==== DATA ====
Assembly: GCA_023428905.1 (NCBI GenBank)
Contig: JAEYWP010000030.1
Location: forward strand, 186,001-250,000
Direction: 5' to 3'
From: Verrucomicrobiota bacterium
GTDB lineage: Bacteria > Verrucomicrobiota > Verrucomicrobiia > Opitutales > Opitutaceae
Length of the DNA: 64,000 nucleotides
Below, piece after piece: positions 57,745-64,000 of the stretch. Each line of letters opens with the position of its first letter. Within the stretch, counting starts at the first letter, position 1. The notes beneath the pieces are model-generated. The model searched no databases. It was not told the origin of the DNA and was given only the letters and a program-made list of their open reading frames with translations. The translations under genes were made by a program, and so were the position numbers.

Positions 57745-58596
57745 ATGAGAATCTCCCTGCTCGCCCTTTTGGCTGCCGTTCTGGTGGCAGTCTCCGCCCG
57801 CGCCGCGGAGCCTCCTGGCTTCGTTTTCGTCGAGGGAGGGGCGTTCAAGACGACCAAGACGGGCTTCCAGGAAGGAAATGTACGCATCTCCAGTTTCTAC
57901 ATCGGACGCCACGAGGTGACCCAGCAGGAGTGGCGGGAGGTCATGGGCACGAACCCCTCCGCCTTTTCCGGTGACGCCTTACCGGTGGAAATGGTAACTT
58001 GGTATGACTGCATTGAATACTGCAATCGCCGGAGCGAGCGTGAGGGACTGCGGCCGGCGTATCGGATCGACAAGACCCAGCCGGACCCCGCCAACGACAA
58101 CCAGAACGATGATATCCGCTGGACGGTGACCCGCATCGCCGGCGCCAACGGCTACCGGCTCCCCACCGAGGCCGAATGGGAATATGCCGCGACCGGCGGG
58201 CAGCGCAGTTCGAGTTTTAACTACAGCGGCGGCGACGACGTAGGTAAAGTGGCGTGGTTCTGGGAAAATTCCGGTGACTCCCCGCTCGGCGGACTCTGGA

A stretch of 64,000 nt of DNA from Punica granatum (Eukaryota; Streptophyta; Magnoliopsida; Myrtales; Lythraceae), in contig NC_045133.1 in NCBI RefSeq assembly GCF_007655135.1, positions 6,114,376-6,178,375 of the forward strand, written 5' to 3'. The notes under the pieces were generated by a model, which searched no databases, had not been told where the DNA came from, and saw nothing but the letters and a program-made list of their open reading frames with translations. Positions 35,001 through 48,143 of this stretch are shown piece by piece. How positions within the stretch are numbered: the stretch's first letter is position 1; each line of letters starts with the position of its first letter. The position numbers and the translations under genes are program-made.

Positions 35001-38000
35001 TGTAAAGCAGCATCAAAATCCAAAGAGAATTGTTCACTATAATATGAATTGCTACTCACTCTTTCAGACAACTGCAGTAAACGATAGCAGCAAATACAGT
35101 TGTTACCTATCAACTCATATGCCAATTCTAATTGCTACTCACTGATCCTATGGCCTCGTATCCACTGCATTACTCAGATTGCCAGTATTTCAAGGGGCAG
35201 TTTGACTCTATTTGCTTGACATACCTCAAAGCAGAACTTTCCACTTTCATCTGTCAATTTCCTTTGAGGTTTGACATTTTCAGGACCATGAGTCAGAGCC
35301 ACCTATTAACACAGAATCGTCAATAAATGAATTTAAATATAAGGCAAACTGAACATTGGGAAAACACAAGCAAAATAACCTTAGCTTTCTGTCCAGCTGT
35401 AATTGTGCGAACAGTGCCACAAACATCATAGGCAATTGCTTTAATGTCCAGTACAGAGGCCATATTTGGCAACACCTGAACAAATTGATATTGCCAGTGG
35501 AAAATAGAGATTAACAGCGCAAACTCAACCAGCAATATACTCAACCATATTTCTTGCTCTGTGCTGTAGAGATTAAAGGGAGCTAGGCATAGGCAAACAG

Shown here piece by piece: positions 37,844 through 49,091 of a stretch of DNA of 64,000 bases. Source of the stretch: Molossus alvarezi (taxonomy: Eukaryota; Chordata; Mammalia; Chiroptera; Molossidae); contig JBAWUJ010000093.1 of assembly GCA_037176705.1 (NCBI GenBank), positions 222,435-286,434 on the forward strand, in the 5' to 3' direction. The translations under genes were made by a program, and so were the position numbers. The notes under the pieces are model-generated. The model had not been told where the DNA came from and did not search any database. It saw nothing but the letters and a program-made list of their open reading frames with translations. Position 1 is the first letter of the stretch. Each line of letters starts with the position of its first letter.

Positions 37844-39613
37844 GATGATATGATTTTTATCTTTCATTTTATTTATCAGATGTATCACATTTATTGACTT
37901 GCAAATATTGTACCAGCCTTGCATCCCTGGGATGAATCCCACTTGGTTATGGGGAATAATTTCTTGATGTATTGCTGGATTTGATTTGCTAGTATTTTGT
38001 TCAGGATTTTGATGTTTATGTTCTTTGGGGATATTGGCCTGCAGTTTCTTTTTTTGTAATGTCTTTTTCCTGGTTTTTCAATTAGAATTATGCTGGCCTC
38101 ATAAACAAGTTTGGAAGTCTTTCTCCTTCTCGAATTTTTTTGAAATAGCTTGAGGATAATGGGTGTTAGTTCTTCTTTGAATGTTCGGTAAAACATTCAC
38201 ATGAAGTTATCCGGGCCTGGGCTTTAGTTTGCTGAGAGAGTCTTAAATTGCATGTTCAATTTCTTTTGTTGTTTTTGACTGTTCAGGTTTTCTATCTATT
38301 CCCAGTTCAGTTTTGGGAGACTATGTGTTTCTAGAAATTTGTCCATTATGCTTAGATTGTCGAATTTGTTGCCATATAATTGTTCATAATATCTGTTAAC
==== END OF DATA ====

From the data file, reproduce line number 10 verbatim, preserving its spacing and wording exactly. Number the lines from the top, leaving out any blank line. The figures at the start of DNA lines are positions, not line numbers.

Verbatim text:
57745 ATGAGAATCTCCCTGCTCGCCCTTTTGGCTGCCGTTCTGGTGGCAGTCTCCGCCCG